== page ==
Role of Histamine and H1 Receptor in Endothelial Cell Inflammatory Response

Histamine is a major secretory product of the mast cell that regulates vasodilation and bronchoconstriction (33, 35) and acts in combination with proteases to destabilize the plaque (35). Histamine induces smooth muscle cell migration and proliferation (36) and regulates intimal thickening (37). Histamine also regulates functions of monocytes and macrophages and eosinophils (38, 39), T-cells (40), neutrophils, and endothelial cells (41, 42). Histamine acts through a family of four distinct G-protein-coupled receptors (GPCR), namely, H1R, H2R, H3R, and H4R (4345). Endothelial cells and smooth muscle cells highly express H1R, which facilitates histamine-mediated inflammatory and hypersensitivity responses (57, 33, 35, 36).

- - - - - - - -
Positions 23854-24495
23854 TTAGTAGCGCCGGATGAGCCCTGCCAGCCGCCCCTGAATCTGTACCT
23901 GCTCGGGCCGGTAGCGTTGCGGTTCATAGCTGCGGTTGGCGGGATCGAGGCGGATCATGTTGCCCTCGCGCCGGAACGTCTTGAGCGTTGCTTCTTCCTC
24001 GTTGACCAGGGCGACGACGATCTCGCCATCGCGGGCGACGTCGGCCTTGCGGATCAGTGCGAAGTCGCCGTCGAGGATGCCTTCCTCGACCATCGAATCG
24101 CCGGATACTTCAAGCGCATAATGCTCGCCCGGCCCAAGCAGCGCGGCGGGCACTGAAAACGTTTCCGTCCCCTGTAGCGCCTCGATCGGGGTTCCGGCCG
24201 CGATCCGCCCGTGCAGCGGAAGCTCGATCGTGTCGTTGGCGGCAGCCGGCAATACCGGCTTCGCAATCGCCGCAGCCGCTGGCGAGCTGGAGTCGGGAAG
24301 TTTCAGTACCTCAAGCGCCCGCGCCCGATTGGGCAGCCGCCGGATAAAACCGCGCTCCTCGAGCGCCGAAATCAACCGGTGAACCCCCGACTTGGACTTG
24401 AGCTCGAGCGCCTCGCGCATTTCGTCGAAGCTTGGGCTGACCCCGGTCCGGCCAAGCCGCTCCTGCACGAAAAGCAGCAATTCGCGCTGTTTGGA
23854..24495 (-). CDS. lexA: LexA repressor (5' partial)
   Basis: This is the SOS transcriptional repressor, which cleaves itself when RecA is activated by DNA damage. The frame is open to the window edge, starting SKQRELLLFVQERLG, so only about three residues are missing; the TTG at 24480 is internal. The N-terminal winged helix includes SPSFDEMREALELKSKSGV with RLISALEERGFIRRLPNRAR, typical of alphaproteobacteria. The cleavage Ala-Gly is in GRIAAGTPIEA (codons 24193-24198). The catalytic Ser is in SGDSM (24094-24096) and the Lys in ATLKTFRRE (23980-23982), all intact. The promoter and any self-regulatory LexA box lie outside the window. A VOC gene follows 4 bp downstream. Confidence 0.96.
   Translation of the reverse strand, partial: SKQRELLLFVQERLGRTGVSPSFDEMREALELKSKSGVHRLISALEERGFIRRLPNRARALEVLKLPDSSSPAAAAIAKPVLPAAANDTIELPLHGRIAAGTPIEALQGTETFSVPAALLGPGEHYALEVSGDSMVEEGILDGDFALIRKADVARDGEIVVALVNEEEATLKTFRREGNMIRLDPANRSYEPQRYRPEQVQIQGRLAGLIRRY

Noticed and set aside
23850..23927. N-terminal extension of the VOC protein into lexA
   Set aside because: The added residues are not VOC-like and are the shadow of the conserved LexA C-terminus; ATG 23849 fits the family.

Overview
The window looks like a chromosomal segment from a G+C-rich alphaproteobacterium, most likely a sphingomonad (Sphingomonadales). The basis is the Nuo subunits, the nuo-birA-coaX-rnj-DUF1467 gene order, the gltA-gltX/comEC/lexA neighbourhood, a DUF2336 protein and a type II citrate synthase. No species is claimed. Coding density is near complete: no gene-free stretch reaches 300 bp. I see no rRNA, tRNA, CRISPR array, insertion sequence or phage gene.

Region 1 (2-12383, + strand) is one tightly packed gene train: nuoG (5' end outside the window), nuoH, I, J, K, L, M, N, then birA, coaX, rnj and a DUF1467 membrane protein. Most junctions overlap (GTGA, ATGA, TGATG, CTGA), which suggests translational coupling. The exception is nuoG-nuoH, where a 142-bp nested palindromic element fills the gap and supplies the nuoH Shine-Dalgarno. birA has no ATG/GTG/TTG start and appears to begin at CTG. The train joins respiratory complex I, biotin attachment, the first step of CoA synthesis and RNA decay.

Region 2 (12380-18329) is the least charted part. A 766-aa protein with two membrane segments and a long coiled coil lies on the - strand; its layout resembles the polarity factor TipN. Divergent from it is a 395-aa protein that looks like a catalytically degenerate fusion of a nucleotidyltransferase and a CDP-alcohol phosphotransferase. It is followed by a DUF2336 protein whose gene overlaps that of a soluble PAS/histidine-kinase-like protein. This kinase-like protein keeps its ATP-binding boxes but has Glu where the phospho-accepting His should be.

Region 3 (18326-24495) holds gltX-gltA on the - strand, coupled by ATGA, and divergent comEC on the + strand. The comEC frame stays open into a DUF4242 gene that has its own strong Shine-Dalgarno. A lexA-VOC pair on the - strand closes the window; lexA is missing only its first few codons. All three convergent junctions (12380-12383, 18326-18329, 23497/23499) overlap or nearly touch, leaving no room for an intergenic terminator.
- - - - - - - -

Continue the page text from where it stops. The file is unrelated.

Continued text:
The role of histamine in AS and myocardial damage began to emerge only recently (4648). Coronary arteries of patients with ischemic heart disease contain more mast cells and histamine than normal vessels (46), and patients with variant angina have elevated levels of histamine in their coronary circulation (49). Increased H1R mRNA expression has been reported in smooth muscle cells of intima/media in the atheroma (50). We found that histamine acting through H1R stimulates the expression of IL-6 and COX-2, with increased production of PGI2 by human endothelial cells. Interestingly, these effects are synergistically enhanced by LPS which suggests that mast cell products and bacterial agents act in concert to enhance vascular inflammation.

Infection, Inflammation, and Atherosclerosis